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Utterly Me, Clarice Bean Hardcover – August 11, 2003
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From School Library Journal
Grade 1-5-Fans of this irrepressible picture-book character will appreciate this expanded episode for chapter-book readers. Clarice and her best friend are collaborating on a project for school, showing what they have learned from a series of books about their favorite girl detective. When Betty fails to return to school, their teacher pairs Clarice with the worst boy in the class. As they work together on the assignment, she realizes that Karl has really good ideas and isn't such a bad guy. When Betty comes back (from having been whisked off to Russia with her parents), she feels left out. But then Karl is accused of stealing a trophy cup, Clarice turns detective, and the girls patch up their friendship. These amusing characters speak in a delightful, childlike language. Many passages are done in type that playfully swoops over the pages, as when the protagonist is describing a swimming and diving experience. Stylized, mixed-media illustrations appear throughout. For those who can't get enough of Junie B. Jones, Clarice Bean is an utterly entertaining alternative.
JoAnn Jonas, Chula Vista Public Library, San Diego, CA
Copyright 2003 Reed Business Information, Inc.
Gr. 2-5. The intrepid heroine of three previous picture books makes her debut in full-length fiction. This time Clarice is having trouble with her obstreperous family, an irritating teacher, and a best friend who suddenly disappears. She draws solace from reading about girl-detective Ruby Redfort, who leads what Clarice considers a perfect life and inspires Clarice to use her own investigative skills to make some sense of her family, help out a classmate wrongly accused of stealing, and repair a misunderstanding with best friend Betty Moody. A funny, appealing individual who owns up to her shortcomings and tries her best, even if she doesn't always succeed, Clarice is an exceptionally strong character, and her story, delivered in deadpan, forthright prose, perfectly captures a child's voice in a way that will elicit laughter even from the grumpy. The frequent black line illustrations (some worked into the text) and the experimentation with word size and placement on the page are great carryovers from the picture books. A perfect choice for reading aloud or for newly independent chapter-book readers, this will utterly captivate a wide audience. Kay Weisman
Copyright © American Library Association. All rights reserved
Top customer reviews
I liked the descriptions of Clarice Bean, her family, friends and school mates. Everybody probably has known such people in their life times.
Clarice loves to read Ruby Redfort ace detective with her detective helper Hitch. Her friend Betty Moody loves the books as well and one day in school, they get an assignment to do a presentation about a book. Clarice at first is stumped for a choice; especially, when Betty mysteriously disappears.
In a stroke of imagination, she decides on the Redfort books and to her surprise she gets teamed up with the class troublemaker Karl Wrenbury since Betty is missing.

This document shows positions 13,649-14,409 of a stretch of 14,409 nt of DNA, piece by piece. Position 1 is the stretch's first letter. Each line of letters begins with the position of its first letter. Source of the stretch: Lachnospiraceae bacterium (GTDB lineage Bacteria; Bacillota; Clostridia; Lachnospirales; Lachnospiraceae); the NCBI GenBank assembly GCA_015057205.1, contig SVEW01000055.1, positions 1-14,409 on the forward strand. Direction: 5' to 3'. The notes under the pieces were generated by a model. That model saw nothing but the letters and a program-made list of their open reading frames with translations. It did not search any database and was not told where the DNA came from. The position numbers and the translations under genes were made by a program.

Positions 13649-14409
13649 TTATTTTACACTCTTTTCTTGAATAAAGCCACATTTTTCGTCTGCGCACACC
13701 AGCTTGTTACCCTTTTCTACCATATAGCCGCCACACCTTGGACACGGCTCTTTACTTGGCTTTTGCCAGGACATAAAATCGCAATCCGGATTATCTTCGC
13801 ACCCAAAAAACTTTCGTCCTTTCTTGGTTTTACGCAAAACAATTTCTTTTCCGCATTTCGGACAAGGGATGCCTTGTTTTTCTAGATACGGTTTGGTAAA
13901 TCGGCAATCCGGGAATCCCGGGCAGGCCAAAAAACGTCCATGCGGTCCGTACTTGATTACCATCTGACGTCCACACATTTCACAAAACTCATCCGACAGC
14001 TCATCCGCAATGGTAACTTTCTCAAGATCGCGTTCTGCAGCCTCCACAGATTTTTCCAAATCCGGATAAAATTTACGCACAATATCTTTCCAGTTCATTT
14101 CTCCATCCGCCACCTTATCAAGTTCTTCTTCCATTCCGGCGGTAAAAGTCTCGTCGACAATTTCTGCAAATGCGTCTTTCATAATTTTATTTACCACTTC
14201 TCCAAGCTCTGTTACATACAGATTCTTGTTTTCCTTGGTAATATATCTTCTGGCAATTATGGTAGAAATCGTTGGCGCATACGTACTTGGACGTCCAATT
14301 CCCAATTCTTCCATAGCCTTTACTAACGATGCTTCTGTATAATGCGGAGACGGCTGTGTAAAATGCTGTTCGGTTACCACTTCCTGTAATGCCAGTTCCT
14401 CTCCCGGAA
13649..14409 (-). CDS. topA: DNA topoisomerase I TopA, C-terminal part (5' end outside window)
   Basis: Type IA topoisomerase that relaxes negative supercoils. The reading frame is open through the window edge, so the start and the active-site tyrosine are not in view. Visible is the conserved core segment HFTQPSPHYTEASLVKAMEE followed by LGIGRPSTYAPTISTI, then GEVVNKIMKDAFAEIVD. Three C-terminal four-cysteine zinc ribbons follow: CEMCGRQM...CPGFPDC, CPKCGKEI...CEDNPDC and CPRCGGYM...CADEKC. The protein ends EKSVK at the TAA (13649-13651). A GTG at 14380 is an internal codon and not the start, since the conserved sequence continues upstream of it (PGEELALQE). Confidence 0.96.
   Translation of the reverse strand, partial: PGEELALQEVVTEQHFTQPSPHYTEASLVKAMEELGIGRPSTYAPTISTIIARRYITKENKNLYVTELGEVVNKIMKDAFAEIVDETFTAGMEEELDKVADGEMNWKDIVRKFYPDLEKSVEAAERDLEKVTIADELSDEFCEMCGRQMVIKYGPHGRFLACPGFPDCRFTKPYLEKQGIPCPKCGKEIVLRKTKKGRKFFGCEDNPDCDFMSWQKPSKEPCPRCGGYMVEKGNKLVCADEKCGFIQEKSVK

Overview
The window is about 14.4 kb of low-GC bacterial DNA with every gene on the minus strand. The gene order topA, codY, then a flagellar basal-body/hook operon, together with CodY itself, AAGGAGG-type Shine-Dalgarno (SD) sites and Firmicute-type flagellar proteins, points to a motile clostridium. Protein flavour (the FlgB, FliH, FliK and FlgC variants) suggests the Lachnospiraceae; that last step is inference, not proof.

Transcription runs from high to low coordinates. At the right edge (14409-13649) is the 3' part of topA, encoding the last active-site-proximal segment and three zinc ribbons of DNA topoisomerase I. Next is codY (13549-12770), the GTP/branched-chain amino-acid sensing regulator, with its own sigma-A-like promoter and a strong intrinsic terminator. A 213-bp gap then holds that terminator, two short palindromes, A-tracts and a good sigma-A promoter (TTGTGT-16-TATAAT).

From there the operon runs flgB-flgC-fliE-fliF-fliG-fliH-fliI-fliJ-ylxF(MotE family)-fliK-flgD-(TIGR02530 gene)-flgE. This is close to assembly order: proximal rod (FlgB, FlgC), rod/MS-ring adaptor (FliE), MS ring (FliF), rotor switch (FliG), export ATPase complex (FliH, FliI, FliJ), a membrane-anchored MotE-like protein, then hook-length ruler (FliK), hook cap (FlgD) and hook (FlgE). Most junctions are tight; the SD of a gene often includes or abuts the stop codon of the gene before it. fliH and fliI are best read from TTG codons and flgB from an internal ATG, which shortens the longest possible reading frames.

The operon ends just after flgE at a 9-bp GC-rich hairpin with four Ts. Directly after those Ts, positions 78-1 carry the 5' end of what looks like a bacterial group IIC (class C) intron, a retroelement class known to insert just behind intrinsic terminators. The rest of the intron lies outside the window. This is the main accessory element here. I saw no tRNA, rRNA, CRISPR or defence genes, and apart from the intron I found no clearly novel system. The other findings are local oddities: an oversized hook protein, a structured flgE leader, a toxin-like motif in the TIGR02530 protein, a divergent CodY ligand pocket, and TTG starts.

Mystery abounds as somebody floods the boys bathrooms, where did Betty go?, who stole a trophy, will the arch-nemesis Grace Grapello spoil the book project, Clarice's mother is acting strange and why is her brother Kurt a stranger to cleanliness becoming clean and talking to people?
This is a good book for a young girl. The wandering style and imagination of Clarice is fun. Especially with the wavy sentences and fun artwork.
If you are reading it; you have to try and imagine the character talking and read the same way! It will add to the story.
Overall it's a fun read. However, I found my girl getting confused at times when the story switched to a passage of Ruby Redfort.
On to the next book!
Clarice has long blonde hair , a tan complexion, and she has pale blue eyes.
Clarice tries to tell Kyle, but he won't listen or she gets scared. In school Clarice finds she has a nice teacher, but instead she got sick so she has the mean teacher from last year. Clarice is mad, but she is getting good grades. She hopes Kyle will be her friend, but she doesn't know if he will.
Klem invites Clarice to go to her birthday party. She refuses to go to the birthday party. Clarice's sister Maurcie flooded the bathroom and now it has a hole in the floor. Now Clarice has a new room in the attic. Clarice is so mad about the white walls and creaky floors. She is excited a little because she can draw on the walls.
I love this book so much. I would recommend this book to any one who loves to laugh a lot.
Clarice and her best friend Betty Moody love the mystery series with heroine Ruby Redfort, so it seems natural that they would use the Redfort books for a school project.
Now that seems simple enough, but then Betty goes missing - and Clarice and the school's problem child are paired together for the book project. Clarice doesn't initially like the pairing, but as she and Karl work together, she realizes that he's got great ideas and is really pretty nice.
The problems begin when Betty returns and becomes jealous of the relationship that has developed between Clarice and Karl. When the project trophy disappears, Karl is accused of stealing it. Clarice is determined to solve the mystery and clear Karl's name. Is she successful in solving the mystery? And what about the friendship between Clarice and Betty?
I enjoyed the characters, the life-like feelings of a child about her life. The illustrations are entertaining. On some pages the writing streams and swirls around the page. This is a grand book for children between the ages of 7-10. Armchair Interviews suggests parents, grandparents read this together with the important children in their lives. It will be a wonderful time spent together.